Also, remember that in a number of older European cities (that have roads designed for horse-drawn carts) road space and parking space is at a premium; definitely NOT SUV-friendly.

    Using a motorcycle year round can be a more affordable option for some.
    Last edited by THEO; 05-10-2010 at 01:52 PM.
    Theo

    2009 R1200RT, 2007 Shadow Aero 750 (sold)
    2012 MINI Countryman S, 2004 MINI Cooper S JCW, 2000 BMW 328i

  8. 05-10-2010, 12:54 PM

  9. #8
    rocketman
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    The Moto cops in my area DC and environs, used to have those for cold weather riding. I figured they probably worked well enough, never really considered interfearance problems though. Probably conveinyent on a small scooter or such, keep the pants dry/clean..makes sense for the use.

    RM

  10. #9
    On the Road
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    thanks for the replies

    Well, I didn't expect such a wide range of responses - but great answers/thoughts! I still think they're a good idea and having spent a fair amount of time watching riders at intersections (while my wife browsed art galleries and gardens), they don't appear to hinder stopping at all. They do take an extra step getting re-placed once the rider starts up again.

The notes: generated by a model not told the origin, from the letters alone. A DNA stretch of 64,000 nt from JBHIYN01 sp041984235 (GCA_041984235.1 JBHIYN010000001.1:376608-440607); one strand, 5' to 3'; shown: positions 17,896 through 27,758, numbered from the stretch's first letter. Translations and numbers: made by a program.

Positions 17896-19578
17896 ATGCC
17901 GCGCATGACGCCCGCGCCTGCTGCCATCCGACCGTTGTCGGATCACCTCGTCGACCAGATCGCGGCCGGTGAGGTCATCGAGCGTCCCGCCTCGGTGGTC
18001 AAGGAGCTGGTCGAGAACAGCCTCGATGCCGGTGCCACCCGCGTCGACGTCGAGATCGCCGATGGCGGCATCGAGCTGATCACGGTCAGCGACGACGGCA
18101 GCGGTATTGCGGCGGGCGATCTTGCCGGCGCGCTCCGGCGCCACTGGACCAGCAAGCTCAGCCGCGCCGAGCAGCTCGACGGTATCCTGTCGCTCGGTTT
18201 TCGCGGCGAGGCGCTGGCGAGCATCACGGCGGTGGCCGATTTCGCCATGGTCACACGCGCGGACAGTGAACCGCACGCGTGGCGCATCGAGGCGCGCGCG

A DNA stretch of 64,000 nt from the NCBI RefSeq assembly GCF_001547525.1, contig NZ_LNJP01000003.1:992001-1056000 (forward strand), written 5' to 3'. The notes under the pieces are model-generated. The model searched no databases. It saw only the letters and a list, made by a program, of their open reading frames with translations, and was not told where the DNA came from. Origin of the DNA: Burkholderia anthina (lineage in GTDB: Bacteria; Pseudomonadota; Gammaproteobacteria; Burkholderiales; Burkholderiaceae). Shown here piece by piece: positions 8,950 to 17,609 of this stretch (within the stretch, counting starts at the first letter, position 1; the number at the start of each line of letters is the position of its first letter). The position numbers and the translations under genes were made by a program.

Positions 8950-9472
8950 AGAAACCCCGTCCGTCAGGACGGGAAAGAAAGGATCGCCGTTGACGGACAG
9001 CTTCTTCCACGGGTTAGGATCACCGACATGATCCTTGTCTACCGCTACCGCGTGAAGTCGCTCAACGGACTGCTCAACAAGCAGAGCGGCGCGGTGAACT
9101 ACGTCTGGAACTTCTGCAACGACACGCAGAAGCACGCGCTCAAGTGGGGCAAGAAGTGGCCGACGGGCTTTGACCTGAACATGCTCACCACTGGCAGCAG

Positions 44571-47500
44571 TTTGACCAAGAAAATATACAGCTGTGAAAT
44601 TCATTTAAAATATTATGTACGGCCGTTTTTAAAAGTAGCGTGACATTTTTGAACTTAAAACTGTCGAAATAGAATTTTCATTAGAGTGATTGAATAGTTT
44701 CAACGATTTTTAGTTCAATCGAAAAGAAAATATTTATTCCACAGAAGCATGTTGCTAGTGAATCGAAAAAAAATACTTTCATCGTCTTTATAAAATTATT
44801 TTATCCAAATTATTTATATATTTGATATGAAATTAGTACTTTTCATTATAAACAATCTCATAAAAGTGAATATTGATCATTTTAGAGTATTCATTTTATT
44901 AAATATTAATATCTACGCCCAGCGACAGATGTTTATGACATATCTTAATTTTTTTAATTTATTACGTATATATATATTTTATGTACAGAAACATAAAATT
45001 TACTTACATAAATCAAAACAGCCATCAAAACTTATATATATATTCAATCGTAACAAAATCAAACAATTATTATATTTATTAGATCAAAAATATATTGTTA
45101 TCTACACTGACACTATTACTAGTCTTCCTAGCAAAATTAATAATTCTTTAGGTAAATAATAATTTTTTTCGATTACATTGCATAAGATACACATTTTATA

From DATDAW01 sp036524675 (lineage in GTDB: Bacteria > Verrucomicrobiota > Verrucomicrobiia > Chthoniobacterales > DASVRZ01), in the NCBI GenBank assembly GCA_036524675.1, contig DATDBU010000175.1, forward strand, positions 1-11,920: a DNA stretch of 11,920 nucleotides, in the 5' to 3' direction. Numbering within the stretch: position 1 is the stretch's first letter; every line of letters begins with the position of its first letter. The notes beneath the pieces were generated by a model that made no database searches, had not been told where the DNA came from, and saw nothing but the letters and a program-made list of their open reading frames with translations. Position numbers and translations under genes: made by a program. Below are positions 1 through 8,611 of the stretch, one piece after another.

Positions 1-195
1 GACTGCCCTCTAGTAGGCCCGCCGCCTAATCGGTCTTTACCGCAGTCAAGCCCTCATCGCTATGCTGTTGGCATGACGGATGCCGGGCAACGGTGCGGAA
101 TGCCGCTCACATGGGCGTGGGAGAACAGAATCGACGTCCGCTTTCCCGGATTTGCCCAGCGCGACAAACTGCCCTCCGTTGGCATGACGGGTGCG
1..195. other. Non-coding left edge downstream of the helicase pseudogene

It's definitely true that a lot of Europeans use bikes as their only transportation. I talked to a couple folks that told me you'll see almost as many riders in the winter. While I like to think of myself as a 'rider,' I'm not giving up my car (said as I look out the window at pouring rain - did I ride to work? Heck no!).

  11. #10
    High & Dry statdawg's Avatar
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    Thumbs up

    I think they are a great idea especially if you ride year round or in an area that is wet such as the UK or the PacWest. Another person would call them a poor mans fairing but for me there is a purpose. They act as a wind barrier, and a shield from the cold.

    Hubert used one for his cold weather travels.
    If one cannot command attention by one's admirable qualities one can at least be a nuisance

  12. #11
    Survivor akbeemer's Avatar
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    They used to be more common back in the 70-80s; at least I remember seeing them. When you ride in a place like Alaska they can extend your riding season a fair amount. I have a friend with a R100RT that has had an apron on his bike for almost 30 years; but he has worn the same half-helmet for the same time period. Some folks up here use a blanket to accomplish the same effect. Drape the blanket over your lap and legs while riding and then drape the blanket over the bike to hold in heat while parked for shorter stops. I'd be concerned with the blanket getting tangled in some moving part, but I've never heard of such a thing happening.
    Kevin Huddy
    Tm Pterodactyl MT Outpost